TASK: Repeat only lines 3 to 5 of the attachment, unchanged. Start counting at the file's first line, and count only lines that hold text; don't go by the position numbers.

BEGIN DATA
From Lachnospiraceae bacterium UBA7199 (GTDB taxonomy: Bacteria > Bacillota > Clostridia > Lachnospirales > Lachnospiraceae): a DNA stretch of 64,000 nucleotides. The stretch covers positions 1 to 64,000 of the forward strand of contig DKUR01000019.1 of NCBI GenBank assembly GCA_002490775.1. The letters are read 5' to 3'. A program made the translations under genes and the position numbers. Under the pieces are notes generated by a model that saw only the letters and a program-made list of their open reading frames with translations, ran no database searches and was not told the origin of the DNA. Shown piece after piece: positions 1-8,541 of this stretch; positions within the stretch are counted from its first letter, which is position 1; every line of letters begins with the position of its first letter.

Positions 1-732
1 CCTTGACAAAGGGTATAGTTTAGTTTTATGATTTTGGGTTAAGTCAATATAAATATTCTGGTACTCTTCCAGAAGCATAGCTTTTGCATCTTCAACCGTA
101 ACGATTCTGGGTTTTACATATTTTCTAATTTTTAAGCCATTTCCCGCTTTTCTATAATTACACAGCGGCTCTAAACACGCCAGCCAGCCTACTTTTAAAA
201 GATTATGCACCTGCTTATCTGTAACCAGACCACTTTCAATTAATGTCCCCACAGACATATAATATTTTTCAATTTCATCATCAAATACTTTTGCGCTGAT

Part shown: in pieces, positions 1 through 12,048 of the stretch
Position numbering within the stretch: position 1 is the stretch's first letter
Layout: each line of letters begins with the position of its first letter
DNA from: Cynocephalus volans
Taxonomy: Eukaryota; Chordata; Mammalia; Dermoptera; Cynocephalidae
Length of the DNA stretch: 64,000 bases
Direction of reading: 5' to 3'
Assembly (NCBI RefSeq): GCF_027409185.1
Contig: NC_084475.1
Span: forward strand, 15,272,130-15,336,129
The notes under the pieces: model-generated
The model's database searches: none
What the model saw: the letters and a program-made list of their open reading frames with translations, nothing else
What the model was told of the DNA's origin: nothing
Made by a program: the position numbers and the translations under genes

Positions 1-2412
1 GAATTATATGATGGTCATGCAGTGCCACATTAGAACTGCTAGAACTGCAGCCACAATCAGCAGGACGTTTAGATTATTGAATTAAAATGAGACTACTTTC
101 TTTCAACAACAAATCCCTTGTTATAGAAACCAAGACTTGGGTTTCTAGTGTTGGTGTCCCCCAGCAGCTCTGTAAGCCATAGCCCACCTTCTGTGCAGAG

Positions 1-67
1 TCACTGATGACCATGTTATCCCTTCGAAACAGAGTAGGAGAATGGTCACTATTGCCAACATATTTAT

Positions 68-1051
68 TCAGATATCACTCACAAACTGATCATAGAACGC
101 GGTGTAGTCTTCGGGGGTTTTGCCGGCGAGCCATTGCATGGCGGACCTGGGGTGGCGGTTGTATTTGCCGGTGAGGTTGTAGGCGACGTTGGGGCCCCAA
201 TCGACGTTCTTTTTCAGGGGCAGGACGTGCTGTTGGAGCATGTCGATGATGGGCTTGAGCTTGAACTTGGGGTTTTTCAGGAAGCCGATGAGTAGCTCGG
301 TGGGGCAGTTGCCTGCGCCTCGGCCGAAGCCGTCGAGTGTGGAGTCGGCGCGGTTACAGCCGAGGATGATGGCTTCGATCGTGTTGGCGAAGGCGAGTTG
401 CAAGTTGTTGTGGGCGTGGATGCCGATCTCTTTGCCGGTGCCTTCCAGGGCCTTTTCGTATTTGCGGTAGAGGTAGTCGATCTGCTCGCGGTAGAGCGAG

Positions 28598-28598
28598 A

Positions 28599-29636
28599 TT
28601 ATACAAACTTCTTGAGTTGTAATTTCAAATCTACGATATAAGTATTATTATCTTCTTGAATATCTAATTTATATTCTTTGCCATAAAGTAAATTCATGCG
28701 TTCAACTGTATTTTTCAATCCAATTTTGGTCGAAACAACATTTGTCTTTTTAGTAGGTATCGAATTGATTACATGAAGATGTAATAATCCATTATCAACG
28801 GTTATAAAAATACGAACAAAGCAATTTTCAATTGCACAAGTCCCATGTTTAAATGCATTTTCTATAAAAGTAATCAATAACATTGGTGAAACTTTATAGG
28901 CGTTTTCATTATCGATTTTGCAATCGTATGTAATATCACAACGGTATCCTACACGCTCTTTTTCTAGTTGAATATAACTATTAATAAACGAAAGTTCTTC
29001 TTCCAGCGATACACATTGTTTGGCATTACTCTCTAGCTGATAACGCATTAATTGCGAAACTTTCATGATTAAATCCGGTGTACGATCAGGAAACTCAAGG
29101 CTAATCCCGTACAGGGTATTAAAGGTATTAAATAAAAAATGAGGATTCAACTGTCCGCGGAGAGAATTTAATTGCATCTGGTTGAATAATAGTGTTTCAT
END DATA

1 CCTTGACAAAGGGTATAGTTTAGTTTTATGATTTTGGGTTAAGTCAATATAAATATTCTGGTACTCTTCCAGAAGCATAGCTTTTGCATCTTCAACCGTA
101 ACGATTCTGGGTTTTACATATTTTCTAATTTTTAAGCCATTTCCCGCTTTTCTATAATTACACAGCGGCTCTAAACACGCCAGCCAGCCTACTTTTAAAA
201 GATTATGCACCTGCTTATCTGTAACCAGACCACTTTCAATTAATGTCCCCACAGACATATAATATTTTTCAATTTCATCATCAAATACTTTTGCGCTGAT